Juliette Has a Gun is the spunky niche brand from Romano Ricci – great grandson of Nina Ricci. The name is taken from Shakespeare’s most famous heroin and the gun that she brandishes is a metaphor for her perfume, which she uses as her weapon of seduction. Juliette Has a Gun has a kick-ass attitude, she’s a gal with tons of moxie and takes no prisoners.
There are currently 8 perfumes in the line, well 7 if you you decide not to count ‘Not a Perfume’, which I’m not, because it isn’t a perfume and it gets on my nerves. Anyways, Romantina was released last year and is Juliette Has a Gun’s latest perfume. With Romantina, Ricci adds something new to the line – its very first white floral, that at first seems quite out of place amongst the mixed bag of misfit characters that hang around with Juliette and her Gun.
Romantina (I love that name) is described as “an ode to insouciance”  and is based on a modern love story. Like the other perfumes in the line, Romantina has a strong character, but rather than being a bad-ass bitch, it exudes a confident innocence that if fallen for, can prove much more deadly. When I received my sample set I immediately reached for Romantina, I am a white floral lover after all, and whilst it may be an ode to insouciance, my feelings for it certainly aren’t indifferent.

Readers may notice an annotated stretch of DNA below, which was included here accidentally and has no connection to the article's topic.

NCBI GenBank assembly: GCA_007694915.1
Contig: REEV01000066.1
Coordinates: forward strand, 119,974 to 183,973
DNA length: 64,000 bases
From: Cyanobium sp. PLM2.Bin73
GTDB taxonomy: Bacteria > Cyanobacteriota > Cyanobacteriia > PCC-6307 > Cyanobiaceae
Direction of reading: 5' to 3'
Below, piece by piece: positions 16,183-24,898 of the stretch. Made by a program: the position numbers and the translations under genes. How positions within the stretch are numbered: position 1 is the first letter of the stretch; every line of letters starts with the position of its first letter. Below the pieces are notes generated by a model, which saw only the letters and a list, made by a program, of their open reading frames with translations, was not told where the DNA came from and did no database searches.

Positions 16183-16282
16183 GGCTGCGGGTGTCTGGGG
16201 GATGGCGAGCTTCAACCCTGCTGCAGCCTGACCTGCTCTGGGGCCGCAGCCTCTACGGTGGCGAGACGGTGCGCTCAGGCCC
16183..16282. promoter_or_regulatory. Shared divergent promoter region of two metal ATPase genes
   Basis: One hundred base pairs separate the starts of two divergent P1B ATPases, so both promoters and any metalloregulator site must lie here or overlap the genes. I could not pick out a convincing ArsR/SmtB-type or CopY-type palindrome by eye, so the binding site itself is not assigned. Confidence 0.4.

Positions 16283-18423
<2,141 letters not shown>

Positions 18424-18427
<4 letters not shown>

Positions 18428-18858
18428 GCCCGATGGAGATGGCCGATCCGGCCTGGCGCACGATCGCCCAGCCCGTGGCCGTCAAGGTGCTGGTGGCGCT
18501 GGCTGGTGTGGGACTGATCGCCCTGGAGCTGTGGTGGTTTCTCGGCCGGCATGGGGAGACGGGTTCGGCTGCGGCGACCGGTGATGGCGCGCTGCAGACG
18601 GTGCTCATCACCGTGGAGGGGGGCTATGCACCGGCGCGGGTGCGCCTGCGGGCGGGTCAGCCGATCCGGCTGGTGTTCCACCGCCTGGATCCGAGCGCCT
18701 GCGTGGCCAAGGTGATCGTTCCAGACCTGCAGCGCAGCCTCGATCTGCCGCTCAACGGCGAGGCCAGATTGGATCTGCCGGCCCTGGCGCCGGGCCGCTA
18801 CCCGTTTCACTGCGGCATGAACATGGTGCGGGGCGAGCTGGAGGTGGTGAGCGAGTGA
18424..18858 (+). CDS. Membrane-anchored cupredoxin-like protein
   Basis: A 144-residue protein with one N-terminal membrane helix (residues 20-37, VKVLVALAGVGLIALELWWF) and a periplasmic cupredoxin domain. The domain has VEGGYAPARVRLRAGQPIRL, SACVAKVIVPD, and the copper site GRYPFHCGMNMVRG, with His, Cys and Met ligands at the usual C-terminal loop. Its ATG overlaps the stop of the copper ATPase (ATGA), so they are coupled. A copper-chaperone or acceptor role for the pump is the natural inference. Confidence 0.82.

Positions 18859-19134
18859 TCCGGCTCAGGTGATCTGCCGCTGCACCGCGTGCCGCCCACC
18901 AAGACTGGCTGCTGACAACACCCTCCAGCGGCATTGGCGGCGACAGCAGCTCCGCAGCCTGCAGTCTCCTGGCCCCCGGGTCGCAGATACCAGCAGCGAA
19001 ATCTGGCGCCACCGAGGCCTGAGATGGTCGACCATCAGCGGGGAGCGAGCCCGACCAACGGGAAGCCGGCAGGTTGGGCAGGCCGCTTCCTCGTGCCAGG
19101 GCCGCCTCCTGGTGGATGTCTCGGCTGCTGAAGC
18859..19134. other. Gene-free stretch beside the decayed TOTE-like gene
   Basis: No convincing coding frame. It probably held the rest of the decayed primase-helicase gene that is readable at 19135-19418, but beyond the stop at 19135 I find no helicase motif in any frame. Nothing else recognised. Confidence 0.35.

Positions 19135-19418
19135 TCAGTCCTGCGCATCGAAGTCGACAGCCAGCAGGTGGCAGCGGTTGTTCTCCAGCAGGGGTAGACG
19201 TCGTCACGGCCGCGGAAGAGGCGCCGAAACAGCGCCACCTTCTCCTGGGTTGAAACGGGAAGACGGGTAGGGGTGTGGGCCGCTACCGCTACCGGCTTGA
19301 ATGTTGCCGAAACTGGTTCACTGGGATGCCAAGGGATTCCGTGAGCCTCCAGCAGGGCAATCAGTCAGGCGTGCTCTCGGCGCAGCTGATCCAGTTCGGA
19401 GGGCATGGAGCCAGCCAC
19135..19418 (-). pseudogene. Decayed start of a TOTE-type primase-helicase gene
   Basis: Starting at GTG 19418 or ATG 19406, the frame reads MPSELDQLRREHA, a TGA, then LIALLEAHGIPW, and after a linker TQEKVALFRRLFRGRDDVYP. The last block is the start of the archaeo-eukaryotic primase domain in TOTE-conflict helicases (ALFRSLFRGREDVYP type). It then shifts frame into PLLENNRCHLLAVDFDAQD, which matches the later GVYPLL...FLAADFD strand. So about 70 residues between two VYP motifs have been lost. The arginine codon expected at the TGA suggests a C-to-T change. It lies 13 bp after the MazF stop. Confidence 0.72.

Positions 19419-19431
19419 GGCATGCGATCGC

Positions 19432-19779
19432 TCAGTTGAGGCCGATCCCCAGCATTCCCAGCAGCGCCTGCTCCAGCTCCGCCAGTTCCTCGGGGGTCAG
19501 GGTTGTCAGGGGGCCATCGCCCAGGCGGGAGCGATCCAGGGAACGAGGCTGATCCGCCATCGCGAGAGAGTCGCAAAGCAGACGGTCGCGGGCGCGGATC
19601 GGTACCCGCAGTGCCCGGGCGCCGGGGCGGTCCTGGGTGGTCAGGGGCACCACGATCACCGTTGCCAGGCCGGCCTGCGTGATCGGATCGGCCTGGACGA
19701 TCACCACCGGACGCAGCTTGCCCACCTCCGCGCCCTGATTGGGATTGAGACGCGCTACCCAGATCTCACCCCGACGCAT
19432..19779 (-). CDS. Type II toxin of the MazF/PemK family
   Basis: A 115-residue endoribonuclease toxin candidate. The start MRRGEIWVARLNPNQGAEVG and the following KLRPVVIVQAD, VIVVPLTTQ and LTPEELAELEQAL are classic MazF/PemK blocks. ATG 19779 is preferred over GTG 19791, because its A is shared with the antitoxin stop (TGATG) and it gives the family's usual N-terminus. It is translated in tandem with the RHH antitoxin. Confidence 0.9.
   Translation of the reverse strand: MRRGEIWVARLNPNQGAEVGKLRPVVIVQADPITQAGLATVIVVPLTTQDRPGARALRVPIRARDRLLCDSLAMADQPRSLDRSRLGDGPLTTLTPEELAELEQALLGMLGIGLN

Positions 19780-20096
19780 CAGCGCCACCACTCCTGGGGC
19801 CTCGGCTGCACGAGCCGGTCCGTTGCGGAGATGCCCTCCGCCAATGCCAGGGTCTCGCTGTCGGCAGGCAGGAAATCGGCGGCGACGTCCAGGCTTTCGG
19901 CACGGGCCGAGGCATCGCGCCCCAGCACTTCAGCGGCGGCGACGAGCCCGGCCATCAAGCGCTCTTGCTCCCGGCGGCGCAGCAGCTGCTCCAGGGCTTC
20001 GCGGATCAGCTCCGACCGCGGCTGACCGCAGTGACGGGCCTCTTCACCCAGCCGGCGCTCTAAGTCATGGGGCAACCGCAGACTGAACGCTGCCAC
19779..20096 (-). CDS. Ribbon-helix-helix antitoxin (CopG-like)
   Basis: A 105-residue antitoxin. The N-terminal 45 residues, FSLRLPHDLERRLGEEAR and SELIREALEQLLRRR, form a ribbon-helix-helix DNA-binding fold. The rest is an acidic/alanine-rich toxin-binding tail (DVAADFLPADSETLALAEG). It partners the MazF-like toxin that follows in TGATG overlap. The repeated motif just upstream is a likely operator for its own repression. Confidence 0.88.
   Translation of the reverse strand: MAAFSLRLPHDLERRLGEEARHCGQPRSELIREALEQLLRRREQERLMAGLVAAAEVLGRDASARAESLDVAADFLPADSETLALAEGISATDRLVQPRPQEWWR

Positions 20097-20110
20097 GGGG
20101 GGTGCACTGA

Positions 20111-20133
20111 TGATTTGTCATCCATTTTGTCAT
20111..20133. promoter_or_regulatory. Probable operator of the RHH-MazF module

Rubj The Actress – A talented diva, unconventional in her beauty and full of moxie.
Vero Profumo is the brainchild of Swiss Aromatologist turned Professional Perfumer, Vero Kern. The three Extraits from Vero Profumo are an absolute joy to behold, each one displays a distinct character; Kiki is the cheeky Parisian, Onda is the stoic, yet fragile Matriarch and Rubj is the Actress.
Unusual beauty appears to be a reoccurring theme amongst the three Extraits and none are more beautiful and unusual than Rubj. I see Rubj as an actress, a talented diva, unconventional in her beauty and full of moxie. She is the artist of the three, she appreciates the beauty in all things and whilst she may be hard to handle at times she makes up for it with vivacity and wit.
I think Rubj was always going to be my favourite of the three offerings from this line, I am a sucker for a white floral after all, and Rubj is very different from a lot of the white florals I own, she is much more understated and glamorous. Rubj is proof that amongst a sea of mediocrity within the perfume industry, there are still perfumers and perfumes with the ability to surprise, thrill and move you.